Sometimes you just can’t muster the intestinal fortitude to say nice things about the guy you’re arguing with. OK. Don’t panic. You still have the audience!

Everyone likes to be complimented. As long as it’s sincere (see below) then the context almost doesn’t matter. Adam Carolla recently made this point quite succinctly on his podcast:

Co-Host: That guy complimented you because you’re the boss. He’s brown-nosing.
Adam: Good. Even better. That means I’m important enough to be brown-nosed.

Giving someone a compliment, even in a group setting, shows that you appreciate them. Whether it’s a small group in class, a crowd outside a bar, or an auditorium of fans, these people are spending a portion of their life listening to you. That’s a compliment that deserves a return.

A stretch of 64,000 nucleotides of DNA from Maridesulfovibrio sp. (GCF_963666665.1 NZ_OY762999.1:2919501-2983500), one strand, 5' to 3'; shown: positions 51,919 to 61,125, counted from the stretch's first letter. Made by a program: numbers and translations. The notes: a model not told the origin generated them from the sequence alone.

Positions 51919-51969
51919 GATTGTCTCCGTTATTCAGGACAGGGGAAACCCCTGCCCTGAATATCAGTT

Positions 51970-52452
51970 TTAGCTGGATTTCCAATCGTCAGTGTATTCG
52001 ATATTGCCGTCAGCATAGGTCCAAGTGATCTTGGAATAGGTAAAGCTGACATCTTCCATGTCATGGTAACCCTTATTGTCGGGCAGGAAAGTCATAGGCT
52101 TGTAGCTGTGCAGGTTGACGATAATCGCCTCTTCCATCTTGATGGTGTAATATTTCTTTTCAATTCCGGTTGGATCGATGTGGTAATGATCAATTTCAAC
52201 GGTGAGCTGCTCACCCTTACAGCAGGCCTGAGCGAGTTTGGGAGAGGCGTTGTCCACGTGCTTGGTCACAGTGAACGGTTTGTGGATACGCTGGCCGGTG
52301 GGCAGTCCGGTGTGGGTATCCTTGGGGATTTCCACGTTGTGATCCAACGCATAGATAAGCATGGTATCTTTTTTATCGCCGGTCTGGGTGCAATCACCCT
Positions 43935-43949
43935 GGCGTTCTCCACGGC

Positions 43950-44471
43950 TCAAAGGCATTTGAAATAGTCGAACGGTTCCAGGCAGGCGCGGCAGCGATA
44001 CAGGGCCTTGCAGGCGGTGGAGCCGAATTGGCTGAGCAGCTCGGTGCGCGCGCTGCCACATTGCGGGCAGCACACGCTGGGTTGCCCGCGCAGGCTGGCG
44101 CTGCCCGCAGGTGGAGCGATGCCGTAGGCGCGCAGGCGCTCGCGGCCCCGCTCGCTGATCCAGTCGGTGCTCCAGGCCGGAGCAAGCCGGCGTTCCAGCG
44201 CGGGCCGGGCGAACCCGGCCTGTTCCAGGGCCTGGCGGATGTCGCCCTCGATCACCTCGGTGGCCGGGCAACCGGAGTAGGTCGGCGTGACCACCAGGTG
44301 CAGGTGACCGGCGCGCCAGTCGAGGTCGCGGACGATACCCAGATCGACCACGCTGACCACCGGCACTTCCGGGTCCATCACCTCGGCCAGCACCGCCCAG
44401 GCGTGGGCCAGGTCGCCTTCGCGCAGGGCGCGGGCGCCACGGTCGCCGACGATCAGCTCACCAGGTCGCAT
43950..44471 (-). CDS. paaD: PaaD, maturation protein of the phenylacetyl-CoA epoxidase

Examples:

“I want to take a second to thank you for being here. I know there’s a lot of competition for eyes and ears nowadays, and I appreciate your taking time to listen.”

“You are the quietest audience I’ve ever not heard! You listen so attentively. Thank you.”

“I’ve never had an audience who actually laughs at my jokes. You’re making my night.”

The Situation (Not the Body Builder) Deserves Your Praise

I’ve been in situations where my opponent was mean and the audience was terrible—they were texting or chatting or booing. It happens. But all is not lost on the compliment front! It’s important to stay positive even in these situations. Remember: long term self-interest. Ethos.